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Neutron scattering investigations of the global and local structures of ammine yttrium borohydrides

DOI: 10.1021/acs.jpcc.1c03629 DOI Help

Authors: Jakob B. Grinderslev (Aarhus University) , Mikael S. Andersson (Chalmers University of Technology; National Institute of Standards and Technology) , Benjamin A. Trump (National Institute of Standards and Technology) , Wei Zhou (National Institute of Standards and Technology) , Terrence J. Udovic (National Institute of Standards and Technology; University of Maryland) , Maths Karlsson (Chalmers University of Technology) , Torben Jensen (Aarhus University)
Co-authored by industrial partner: No

Type: Journal Paper
Journal: The Journal Of Physical Chemistry C

State: Published (Approved)
Published: July 2021
Diamond Proposal Number(s): 21804

Abstract: Complex metal hydrides are a fascinating and continuously expanding class of materials with many properties relevant for solid-state hydrogen and ammonia storage and solid-state electrolytes. The crystal structures are often investigated using powder X-ray diffraction (PXD), which can be ambiguous. Here, we revisit the crystal structure of Y(11BD4)3·3ND3 with the use of neutron diffraction, which, in comparison to previous PXD studies, provides accurate information about the D positions in the compound. Upon cooling to 10 K, the compound underwent a polymorphic transition, and a new monoclinic low-temperature polymorph denoted as α-Y(11BD4)3·3ND3 was discovered. Furthermore, the series of Y(11BH4)3·xNH3 (x = 0, 3, and 7) were also investigated with inelastic neutron scattering and infrared spectroscopy techniques, which provided information of the local coordination environment of the 11BH4– and NH3 groups and unique insights into the hydrogen dynamics. Partial deuteration using ND3 in Y(11BH4)3·xND3 (x = 3 and 7) allowed for an unambiguous assignment of the vibrational bands corresponding to the NH3 and 11BH4– in Y(11BH4)3·xNH3, due to the much larger neutron scattering cross section of H compared to D. The vibrational spectra of Y(11BH4)3·xNH3 could roughly be divided into three regions: (i) below 55 meV, containing mainly 11BH4– librational motions, (ii) 55–130 meV, containing mainly NH3 librational motions, and (iii) above 130 meV, containing 11B–H and N–H bending and stretching motions.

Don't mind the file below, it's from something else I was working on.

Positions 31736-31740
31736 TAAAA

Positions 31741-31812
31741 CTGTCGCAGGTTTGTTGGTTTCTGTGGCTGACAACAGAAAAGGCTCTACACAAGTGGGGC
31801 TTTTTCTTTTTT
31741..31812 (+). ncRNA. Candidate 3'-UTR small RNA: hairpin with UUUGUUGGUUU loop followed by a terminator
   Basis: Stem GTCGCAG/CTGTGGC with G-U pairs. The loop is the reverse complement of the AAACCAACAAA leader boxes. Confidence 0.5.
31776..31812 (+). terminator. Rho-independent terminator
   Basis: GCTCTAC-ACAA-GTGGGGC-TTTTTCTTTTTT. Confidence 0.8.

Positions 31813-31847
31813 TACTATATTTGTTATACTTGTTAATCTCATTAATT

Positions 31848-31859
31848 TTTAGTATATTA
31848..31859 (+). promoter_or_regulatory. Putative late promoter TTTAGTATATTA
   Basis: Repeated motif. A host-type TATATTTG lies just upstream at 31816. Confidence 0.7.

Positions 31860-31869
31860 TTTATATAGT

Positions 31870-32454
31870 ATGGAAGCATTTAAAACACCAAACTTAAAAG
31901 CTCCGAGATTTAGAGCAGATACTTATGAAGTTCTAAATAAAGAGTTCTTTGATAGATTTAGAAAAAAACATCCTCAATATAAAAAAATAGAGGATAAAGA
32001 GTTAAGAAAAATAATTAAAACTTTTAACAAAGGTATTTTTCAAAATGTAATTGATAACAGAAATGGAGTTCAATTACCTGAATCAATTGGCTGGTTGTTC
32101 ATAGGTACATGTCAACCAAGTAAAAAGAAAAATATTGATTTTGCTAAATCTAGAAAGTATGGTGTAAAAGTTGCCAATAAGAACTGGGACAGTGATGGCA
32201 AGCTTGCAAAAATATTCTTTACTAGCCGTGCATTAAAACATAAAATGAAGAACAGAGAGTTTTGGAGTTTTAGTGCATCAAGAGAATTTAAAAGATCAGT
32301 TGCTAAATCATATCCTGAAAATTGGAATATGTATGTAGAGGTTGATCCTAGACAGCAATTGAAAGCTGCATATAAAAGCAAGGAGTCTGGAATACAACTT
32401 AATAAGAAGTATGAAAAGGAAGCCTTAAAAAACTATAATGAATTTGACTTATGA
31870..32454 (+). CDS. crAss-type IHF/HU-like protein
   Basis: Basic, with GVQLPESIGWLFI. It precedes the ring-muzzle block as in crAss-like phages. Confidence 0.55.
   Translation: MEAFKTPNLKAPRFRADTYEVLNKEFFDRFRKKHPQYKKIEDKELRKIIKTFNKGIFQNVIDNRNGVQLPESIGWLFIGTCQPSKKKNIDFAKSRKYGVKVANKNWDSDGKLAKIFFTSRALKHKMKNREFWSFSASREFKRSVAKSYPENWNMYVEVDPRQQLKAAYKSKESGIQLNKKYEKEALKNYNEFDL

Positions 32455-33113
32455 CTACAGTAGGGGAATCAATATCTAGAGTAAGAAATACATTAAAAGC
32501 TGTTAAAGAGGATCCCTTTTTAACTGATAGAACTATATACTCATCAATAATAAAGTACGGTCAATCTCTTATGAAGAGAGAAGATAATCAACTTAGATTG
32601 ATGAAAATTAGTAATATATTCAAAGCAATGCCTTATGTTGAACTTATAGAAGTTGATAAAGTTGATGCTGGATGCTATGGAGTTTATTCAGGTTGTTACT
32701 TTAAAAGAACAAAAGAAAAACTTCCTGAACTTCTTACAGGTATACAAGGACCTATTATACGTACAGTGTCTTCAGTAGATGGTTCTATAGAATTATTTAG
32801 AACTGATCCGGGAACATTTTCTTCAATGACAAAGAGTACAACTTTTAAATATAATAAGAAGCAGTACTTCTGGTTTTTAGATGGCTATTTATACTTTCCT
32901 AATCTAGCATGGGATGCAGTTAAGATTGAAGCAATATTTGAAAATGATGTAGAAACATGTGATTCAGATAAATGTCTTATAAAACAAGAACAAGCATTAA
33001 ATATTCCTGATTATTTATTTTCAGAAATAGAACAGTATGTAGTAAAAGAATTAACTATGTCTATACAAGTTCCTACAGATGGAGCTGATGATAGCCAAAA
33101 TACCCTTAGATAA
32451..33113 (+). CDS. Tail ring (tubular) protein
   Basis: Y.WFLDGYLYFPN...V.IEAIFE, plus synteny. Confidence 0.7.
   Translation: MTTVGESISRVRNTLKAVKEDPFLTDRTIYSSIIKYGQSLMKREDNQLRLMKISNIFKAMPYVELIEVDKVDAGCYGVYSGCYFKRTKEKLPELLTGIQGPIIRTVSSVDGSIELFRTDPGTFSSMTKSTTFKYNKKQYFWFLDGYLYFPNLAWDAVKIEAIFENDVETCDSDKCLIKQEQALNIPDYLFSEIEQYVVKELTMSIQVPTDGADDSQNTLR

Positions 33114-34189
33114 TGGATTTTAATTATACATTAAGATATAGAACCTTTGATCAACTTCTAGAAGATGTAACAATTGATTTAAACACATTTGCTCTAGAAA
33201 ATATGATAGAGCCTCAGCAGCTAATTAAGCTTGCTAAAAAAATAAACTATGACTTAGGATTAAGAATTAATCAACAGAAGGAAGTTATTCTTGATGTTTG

Journal Keywords: Anions; Metals; Absorption; Crystal structure; Energy

Subject Areas: Chemistry, Materials


Instruments: I11-High Resolution Powder Diffraction

Other Facilities: BM01 at ESRF

Discipline Tags:

Physical Chemistry Chemistry Material Sciences Inorganic Chemistry

Technical Tags:

Diffraction X-ray Powder Diffraction